Drupal Hooks allow your module(s) and theme(s) to interact with the Drupal system. There is essentially no requirement that X hooks must be enabled by default by any drupal module.
A module is a container for a unit of code in Drupal. In Drupal7 a module consists of at a minimum a folder and a module info file. This is the mechanism used by Drupal to say “here is my code for Drupal to run”. Some modules such as Migrate, LDAP, Organic Groups and Views contain submodules. These submodules are themselves simply directories with .info files and .module files which contain code for Drupal to execute.
If you’re going to interact with or update a Database for instance. You’ll likely want to implement:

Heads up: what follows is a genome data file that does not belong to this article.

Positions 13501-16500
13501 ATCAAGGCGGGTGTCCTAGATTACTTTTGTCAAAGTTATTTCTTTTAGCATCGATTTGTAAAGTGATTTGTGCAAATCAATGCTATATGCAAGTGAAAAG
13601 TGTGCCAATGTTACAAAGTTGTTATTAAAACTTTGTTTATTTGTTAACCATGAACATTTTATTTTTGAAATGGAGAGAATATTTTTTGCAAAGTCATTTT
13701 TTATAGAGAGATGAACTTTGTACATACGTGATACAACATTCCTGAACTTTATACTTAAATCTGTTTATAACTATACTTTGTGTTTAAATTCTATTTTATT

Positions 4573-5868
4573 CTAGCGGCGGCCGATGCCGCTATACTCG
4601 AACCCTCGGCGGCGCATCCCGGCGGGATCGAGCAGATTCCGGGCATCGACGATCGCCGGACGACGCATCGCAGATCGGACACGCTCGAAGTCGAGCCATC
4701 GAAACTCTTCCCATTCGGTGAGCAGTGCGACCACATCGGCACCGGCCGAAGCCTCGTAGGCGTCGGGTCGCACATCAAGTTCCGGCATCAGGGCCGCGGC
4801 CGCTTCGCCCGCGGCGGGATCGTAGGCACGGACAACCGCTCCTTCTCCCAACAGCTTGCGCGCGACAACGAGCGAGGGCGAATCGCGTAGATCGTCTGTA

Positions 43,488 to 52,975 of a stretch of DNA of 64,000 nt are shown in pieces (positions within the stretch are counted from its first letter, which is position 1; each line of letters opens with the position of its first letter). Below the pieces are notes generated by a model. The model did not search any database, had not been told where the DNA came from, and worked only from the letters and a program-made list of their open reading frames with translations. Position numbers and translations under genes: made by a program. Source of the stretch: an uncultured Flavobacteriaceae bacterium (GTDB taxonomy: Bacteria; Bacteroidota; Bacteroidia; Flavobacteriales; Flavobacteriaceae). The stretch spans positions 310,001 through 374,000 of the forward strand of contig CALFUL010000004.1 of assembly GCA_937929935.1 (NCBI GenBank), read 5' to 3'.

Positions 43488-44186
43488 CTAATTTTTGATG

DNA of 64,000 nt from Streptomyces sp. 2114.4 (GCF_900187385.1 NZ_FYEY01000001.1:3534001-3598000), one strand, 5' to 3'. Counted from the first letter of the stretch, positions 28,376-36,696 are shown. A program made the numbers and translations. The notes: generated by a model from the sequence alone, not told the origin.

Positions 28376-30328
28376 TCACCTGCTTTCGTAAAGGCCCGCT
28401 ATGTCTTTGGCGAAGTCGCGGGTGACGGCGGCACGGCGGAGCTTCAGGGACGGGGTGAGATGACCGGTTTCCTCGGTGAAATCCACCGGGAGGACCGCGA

- hook_schema to make Drupal fully aware of your database tables. A convenient way to get the schema for existing database tables is the Schema module.
- hook_update_n and use the Drupal Database API to add/remove and alter columns on your tables.
- hook_views_data to inform the Views module how your table should be queried and interacts with other entities in your Drupal installation.
While Drupal modules may seem complex. They offer a useful method of encapsulation for your custom code — they are simply as simple or complicated as you need to perform your business logic.